WASHINGTON (AP) — Women will break the current record of 84 serving at the same time in the U.S. House.
With ballots still being counted across the country, women have won 75 seats and are assured of victory in nine districts where women are the only major-party candidates.
From the Women's March opposing President Donald Trump the day after he was inaugurated in January 2017 through a stream of sexual assault accusations later that year that sparked the #MeToo movement, outrage and organizing by women have defined Democratic Party politics this election cycle.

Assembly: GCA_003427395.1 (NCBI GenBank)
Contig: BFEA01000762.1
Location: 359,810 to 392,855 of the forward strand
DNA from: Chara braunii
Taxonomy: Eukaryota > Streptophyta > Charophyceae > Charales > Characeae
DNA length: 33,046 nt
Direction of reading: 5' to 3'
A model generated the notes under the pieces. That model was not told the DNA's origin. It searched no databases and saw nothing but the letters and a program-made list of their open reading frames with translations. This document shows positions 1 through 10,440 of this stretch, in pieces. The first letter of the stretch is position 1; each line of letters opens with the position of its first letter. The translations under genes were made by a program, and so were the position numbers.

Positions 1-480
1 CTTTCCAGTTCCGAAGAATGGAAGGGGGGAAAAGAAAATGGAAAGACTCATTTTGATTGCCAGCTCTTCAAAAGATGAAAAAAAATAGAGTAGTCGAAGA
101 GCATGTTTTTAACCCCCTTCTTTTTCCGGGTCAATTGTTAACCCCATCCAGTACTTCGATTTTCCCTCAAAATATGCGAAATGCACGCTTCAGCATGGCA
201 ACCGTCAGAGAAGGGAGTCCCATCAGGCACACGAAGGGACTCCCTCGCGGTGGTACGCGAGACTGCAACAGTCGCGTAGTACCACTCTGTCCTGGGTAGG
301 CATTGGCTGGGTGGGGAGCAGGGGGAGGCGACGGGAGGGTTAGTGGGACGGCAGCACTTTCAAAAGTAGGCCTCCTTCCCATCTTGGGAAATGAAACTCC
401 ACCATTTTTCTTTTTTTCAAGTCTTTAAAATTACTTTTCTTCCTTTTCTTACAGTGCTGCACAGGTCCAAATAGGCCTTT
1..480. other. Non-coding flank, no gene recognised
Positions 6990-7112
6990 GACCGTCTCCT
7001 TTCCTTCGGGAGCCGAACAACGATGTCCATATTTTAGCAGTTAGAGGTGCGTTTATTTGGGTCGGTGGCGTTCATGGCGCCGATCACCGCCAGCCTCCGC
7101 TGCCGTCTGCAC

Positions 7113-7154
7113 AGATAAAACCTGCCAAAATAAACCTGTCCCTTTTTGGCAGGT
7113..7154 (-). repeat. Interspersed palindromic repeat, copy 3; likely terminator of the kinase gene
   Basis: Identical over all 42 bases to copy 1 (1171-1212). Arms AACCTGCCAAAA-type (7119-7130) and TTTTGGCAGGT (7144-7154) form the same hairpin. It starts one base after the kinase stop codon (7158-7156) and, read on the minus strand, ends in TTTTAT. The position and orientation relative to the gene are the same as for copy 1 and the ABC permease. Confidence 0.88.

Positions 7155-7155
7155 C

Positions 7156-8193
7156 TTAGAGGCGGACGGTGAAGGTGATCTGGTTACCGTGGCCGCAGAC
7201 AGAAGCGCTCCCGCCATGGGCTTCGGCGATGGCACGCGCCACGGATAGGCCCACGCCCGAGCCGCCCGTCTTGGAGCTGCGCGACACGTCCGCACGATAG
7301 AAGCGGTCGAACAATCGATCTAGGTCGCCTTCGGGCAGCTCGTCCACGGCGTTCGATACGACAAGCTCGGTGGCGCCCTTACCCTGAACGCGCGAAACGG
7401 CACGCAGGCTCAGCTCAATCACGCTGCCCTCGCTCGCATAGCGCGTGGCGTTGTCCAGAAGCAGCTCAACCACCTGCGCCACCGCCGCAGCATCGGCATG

More than 230 women, many of them first-time candidates, were on the general-election ballots in House races.
Despite the gains, men will continue to hold the vast majority of House seats.